The Drosophila slowpoke gene encodes a large conductance calcium-activated potassium channel used in neurons, muscle, and some epithelial cells. Tissue-specific transcriptional promoters and alternative mRNA splicing generate a large array of transcripts. These distinct transcripts are thought to tailor the properties of the channel to the requirements of the cell. Presumably, a single splice variant cannot satisfy the specific needs of all cell types. To test this, we examined whether a single slowpoke splice variant was capable of complementing all slowpoke behavioral phenotypes. Null mutations in slowpoke cause animals to be semiflightless and to manifest an inducible 'sticky-feet' phenotype. The well-characterized slowpoke transcriptional control region was used to direct the expression of a single slowpoke splice variant (cDNA H13) in transgenic flies. The endogenous gene in these flies had been inactivated by the slo4 mutation. Action-potential recordings and voltage-clamp recordings demonstrated the production of functional channels from the transgene. The transgene completely complemented the flight defect, but not the sticky-feet phenotype. We conclude that distinct slowpoke channel isoforms, produced by alternative splicing, are not interchangeable and are required for proper function of different cell types.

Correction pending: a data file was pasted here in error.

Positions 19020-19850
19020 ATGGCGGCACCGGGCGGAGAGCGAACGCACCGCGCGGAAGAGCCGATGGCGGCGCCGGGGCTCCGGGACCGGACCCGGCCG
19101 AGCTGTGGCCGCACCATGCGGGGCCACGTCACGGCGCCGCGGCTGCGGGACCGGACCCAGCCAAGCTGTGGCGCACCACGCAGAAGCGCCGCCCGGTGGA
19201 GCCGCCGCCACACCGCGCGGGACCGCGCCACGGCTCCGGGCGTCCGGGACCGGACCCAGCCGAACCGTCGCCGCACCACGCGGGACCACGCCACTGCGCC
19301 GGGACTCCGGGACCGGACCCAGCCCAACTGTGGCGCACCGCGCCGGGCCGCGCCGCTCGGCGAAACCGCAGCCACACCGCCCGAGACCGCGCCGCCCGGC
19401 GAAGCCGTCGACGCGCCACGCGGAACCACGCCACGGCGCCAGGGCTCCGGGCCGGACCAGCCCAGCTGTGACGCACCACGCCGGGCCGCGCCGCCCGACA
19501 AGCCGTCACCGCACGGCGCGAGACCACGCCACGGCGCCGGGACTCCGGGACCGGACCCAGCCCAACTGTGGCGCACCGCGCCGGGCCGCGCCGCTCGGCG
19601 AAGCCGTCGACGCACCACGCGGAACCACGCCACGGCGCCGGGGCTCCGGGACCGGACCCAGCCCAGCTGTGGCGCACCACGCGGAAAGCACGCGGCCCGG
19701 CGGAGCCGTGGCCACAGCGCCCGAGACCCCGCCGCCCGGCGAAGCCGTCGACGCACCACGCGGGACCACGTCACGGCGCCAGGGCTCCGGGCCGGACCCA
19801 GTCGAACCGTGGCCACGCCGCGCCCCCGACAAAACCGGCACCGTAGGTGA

- Potassium channel
- Voltage clamp
- mRNA splicing
ASJC Scopus subject areas
- Cellular and Molecular Neuroscience